Memory Cell: A group of cells that help the body defend itself against disease by remembering prior exposure to specific organisms (e.g. viruses or bacteria). Therefore these cells are able to respond quickly when these organisms repeatedly threaten the body.


Meningitis: Inflammation of the brain and spinal cord that can result in permanent brain damage and death.


Meningoencephalitis: [“men in joe en sef uh LIGHT iss”] — inflammation of the brain and meninges (membranes) that involves the encephalon (area inside the skull) and spinal column.


Microbes: Tiny organisms (including viruses and bacteria) that can only be seen with a microscope.


Mucosal membranes: The soft, wet tissue that lines body openings specifically the mouth, nose, rectum and vagina.


Mumps: Acute contagious viral illness marked by swelling, especially of the parotid glands.


O


Outbreak: Sudden appearance of a disease in a specific geographic area (e.g. neighborhood or community) or population (e.g., adolescents).


P


Pandemic: An epidemic occurring over a very large geographic area.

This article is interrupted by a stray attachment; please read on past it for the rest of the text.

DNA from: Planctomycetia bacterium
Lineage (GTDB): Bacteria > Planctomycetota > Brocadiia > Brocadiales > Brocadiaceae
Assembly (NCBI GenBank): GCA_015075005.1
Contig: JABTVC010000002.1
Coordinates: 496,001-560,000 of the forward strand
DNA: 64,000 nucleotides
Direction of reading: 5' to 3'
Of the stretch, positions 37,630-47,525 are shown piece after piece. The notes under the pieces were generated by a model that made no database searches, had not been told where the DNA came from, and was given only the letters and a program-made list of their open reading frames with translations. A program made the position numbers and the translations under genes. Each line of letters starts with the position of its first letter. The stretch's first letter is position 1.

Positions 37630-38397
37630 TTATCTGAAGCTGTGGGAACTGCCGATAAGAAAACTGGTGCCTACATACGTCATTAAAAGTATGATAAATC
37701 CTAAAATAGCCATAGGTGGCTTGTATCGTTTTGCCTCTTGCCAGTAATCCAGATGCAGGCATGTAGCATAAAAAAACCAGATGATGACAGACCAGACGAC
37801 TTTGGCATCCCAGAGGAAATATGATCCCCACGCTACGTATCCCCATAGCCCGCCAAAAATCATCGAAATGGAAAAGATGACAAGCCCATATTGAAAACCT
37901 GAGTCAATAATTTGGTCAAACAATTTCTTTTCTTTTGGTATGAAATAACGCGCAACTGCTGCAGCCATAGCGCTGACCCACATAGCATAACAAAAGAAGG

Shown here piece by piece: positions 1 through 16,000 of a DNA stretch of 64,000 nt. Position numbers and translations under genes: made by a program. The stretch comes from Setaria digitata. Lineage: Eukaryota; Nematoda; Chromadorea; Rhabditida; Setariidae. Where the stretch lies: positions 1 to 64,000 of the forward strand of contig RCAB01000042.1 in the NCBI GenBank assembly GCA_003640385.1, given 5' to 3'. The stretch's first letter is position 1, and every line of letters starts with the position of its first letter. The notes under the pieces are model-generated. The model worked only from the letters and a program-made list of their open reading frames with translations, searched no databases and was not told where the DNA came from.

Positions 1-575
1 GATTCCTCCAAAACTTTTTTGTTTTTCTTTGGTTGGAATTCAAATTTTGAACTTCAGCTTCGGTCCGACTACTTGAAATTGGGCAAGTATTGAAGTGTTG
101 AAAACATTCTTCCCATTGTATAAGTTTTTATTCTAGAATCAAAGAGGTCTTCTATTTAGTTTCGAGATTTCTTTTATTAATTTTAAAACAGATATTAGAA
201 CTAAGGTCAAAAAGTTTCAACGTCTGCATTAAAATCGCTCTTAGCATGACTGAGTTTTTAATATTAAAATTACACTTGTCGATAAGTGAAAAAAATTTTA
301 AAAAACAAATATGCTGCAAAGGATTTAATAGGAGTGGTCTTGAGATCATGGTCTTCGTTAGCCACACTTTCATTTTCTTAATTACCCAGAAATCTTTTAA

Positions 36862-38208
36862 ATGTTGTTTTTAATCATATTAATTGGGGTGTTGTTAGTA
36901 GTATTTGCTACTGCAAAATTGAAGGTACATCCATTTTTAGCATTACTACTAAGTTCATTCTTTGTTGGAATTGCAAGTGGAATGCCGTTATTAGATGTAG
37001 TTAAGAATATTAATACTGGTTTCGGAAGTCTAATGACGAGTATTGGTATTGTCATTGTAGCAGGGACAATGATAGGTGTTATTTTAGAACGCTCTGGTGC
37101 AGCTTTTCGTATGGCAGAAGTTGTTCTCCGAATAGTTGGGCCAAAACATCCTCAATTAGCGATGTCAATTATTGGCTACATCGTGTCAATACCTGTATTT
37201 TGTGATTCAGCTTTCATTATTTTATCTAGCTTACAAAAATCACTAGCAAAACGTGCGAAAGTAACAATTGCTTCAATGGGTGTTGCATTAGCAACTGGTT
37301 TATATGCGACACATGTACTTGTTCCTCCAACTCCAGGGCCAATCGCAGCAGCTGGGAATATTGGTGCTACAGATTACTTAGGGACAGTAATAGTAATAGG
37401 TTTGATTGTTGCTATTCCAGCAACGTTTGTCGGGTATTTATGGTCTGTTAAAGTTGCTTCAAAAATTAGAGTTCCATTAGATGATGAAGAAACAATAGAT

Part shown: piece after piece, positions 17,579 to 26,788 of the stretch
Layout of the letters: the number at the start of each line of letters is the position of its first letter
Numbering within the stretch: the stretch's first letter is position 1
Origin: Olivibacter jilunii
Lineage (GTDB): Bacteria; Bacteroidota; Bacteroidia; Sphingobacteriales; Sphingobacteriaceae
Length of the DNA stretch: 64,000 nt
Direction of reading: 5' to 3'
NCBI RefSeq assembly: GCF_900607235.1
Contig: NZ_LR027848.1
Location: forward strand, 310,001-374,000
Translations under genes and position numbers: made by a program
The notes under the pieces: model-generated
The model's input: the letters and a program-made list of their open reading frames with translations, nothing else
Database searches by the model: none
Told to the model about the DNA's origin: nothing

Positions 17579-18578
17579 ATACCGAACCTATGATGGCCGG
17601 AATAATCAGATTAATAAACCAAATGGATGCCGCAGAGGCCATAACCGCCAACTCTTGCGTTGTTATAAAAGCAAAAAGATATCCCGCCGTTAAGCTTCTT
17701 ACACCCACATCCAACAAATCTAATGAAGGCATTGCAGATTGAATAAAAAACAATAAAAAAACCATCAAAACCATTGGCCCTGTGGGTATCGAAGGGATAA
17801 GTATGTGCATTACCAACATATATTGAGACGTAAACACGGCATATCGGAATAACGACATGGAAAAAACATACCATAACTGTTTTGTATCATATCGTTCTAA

Passive immunity: Protection against disease through antibodies produced by another human being or animal. Passive immunity is effective, but protection is generally limited and diminishes over time (usually a few weeks or months). For example, maternal antibodies are passed to the infant prior to birth. These antibodies temporarily protect the baby for the first 4-6 months of life.


Pathogens: Organisms (e.g. bacteria, viruses, parasites and fungi) that cause disease in human beings.


Pertussis: (whooping cough) Bacterial infectious disease marked by a convulsive spasmodic cough, sometimes followed by a crowing intake of breath.

Petechiae: [“pe TEEK ee ay”] — a tiny reddish or purplish spot on the skin or mucous membrane, commonly part of infectious diseases such as typhoid fever.
Placebo: A substance or treatment that has no effect on human beings.
Pneumonia: Inflammation of the lungs characterized by fever, chills, muscle stiffness, chest pain, cough, shortness of breath, rapid heart rate and difficulty breathing.

Poliomyelitis: (polio) An acute infectious viral disease characterized by fever, paralysis, and atrophy of skeletal muscles.